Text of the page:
Journal of Plant Growth Regulation

, Volume 31, Issue 3, pp 460–470 | Cite as

Cytokinin Profiles of AtCKX2-Overexpressing Potato Plants and the Impact of Altered Cytokinin Homeostasis on Tuberization In Vitro

  • Martin Raspor
  • Václav Motyka
  • Eva Žižková
  • Petre I. Dobrev
  • Alena Trávníčková
  • Snežana Zdravković-Korać
  • Ana Simonović
  • Slavica Ninković
  • Ivana C. Dragićević


Genes encoding cytokinin oxidase/dehydrogenase (CKX) enzymes have been used lately to study cytokinin homeostasis in a variety of plant species. In this study AtCKX2-overexpressing potato plants were engineered and grown in vitro as a model system to investigate the effects of altered cytokinin levels on tuber formation and tuber size. Protein extracts from shoots and roots of transformed potato plants exhibited higher CKX activity compared to control plants. Total endogenous cytokinin levels were generally not decreased in AtCKX2 overexpressors. However, levels of bioactive cytokinins were markedly lowered, which was accompanied by increased levels of O- and N-glucosides in some transgenic lines. The AtCKX2-overexpressing plants displayed reduced shoot growth but other symptoms of the “cytokinin deficiency syndrome” were not recorded. The transgenic plants were able to produce tubers in noninducing conditions. In inducing conditions they developed larger tubers than control. Tubers were also formed on a greater portion of the analyzed AtCKX2 plants, but with a lower number of tubers per plant compared to control. Taken together, our data suggest that cytokinins cannot be regarded simply as positive or negative regulators of tuberization, at least in vitro. Interactions with other plant hormones that play an important role in control of tuberization, such as gibberellins, should be further studied in detail.


Bioactive cytokinins Cytokinin oxidase/dehydrogenase (CKX) In vitro Potato Transgenic Tuberization 



We kindly thank Dr. Thomas Schmülling and Dr. Tomáš Werner from Frei Universität Berlin (Germany) for providing us with the bacterial strains A. tumefaciens GV3101/pBinHTX-AtCKX1 and A. tumefaciens GV3101/pBinHTX-AtCKX2. Dr. Jiří Malbeck is acknowledged for his valuable contribution to HPLC/MS/MS analyses of cytokinins and Marie Korecká for excellent technical assistance. We thank also Dr. Branka Uzelac for editing the English language. The research presented here was funded by the Ministry of Education and Science of the Republic of Serbia (grant No. ON173015), the Czech Science Foundation (P506/11/0774), and the Ministry of Education, Youth and Sports of the Czech Republic (LC 06034).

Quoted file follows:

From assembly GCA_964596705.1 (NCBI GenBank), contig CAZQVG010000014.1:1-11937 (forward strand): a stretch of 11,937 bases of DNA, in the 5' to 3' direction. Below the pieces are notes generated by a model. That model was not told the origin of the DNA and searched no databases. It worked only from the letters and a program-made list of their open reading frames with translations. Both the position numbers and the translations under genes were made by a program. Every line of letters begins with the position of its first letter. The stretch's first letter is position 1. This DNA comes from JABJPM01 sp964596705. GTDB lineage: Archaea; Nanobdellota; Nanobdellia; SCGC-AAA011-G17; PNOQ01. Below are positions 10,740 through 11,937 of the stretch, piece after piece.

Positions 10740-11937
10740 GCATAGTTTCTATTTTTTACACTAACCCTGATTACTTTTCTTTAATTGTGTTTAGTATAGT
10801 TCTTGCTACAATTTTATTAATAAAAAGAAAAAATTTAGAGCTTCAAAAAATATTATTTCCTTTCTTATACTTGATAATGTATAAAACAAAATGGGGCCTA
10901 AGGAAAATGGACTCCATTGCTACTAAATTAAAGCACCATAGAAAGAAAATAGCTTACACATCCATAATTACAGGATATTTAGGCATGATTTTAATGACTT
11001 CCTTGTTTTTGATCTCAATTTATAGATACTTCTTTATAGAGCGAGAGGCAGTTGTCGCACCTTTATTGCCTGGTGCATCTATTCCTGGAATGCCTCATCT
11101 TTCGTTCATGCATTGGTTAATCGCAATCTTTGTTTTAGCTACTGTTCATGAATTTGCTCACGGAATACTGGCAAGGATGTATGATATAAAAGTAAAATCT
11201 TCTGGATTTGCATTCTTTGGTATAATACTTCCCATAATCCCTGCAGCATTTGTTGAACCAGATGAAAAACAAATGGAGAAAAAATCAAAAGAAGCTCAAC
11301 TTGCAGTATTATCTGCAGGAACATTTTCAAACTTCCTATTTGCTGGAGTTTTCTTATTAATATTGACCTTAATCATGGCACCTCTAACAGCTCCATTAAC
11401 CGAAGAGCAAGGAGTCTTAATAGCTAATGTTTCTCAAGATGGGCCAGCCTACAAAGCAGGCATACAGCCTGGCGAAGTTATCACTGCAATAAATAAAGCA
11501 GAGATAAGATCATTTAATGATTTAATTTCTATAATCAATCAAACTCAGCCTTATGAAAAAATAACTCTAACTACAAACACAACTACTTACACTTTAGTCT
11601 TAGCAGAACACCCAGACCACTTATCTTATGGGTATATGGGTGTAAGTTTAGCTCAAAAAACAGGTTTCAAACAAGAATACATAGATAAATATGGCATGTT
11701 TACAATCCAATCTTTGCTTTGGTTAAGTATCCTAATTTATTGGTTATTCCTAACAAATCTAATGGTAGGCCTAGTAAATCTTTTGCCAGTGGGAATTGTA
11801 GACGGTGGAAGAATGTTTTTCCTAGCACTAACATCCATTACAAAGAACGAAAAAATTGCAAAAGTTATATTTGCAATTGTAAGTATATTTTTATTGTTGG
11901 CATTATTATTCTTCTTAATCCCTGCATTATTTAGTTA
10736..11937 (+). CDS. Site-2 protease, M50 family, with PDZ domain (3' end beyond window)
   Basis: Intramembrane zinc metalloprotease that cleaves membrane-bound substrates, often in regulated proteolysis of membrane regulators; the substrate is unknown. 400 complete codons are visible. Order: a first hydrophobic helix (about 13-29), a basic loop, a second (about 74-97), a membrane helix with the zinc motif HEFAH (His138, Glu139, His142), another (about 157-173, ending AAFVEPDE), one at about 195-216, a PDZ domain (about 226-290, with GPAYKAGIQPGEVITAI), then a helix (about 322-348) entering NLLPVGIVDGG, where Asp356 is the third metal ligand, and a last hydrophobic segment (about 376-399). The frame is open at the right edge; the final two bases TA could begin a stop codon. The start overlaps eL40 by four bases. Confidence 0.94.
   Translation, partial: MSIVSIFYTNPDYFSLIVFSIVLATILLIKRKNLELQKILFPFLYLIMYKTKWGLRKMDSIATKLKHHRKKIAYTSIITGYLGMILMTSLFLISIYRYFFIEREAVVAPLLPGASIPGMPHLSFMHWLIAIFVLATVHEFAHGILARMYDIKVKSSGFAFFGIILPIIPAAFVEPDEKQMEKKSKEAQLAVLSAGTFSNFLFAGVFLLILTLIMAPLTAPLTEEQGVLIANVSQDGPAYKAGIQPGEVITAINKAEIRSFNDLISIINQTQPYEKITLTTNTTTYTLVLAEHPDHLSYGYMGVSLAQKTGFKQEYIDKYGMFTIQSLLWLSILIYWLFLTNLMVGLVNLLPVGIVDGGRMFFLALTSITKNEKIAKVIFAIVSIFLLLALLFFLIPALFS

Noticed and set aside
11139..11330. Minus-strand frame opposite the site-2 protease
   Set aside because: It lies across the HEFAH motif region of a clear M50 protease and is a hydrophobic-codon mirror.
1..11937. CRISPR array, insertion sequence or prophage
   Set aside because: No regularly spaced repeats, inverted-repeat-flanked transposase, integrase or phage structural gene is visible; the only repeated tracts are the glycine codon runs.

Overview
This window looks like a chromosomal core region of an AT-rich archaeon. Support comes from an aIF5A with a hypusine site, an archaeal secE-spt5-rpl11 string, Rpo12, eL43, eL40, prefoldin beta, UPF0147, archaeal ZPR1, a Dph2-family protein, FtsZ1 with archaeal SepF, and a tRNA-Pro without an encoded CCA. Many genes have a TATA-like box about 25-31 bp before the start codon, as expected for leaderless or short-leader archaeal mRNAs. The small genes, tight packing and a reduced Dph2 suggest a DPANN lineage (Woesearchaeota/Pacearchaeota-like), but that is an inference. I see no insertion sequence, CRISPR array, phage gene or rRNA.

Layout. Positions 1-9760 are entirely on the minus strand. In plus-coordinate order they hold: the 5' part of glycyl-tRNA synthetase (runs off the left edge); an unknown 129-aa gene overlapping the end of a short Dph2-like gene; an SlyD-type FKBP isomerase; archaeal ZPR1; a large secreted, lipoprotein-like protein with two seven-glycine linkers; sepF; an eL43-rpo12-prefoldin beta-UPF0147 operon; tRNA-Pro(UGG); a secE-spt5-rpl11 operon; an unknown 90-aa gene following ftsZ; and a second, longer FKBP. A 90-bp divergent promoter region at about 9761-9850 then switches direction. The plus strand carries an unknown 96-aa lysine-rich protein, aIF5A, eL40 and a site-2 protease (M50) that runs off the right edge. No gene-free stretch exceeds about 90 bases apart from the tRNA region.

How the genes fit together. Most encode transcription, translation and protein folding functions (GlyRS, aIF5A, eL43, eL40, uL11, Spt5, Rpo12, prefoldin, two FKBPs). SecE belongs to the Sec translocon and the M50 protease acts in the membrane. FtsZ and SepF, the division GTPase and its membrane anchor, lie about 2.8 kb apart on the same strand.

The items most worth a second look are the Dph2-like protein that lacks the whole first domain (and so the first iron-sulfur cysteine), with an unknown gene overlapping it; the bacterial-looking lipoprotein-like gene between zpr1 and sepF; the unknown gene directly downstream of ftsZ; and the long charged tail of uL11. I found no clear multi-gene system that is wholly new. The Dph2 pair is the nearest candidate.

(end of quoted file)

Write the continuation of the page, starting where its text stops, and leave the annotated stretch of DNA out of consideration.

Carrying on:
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Copyright information

© Springer Science+Business Media, LLC 2012

Authors and Affiliations

  • Martin Raspor
    • 1
  • Václav Motyka
    • 2
  • Eva Žižková
    • 2
  • Petre I. Dobrev
    • 2
  • Alena Trávníčková
    • 2
  • Snežana Zdravković-Korać
    • 1
  • Ana Simonović
    • 1
  • Slavica Ninković
    • 1
  • Ivana C. Dragićević
    • 3
  1. 1.Department of Plant Physiology, Institute for Biological Research “Siniša Stanković”University of BelgradeBelgradeSerbia
  2. 2.Laboratory of Hormonal Regulations in Plants, Institute of Experimental BotanyAcademy of Sciences of the Czech RepublicPrague 6Czech Republic
  3. 3.Faculty of BiologyUniversity of BelgradeBelgradeSerbia

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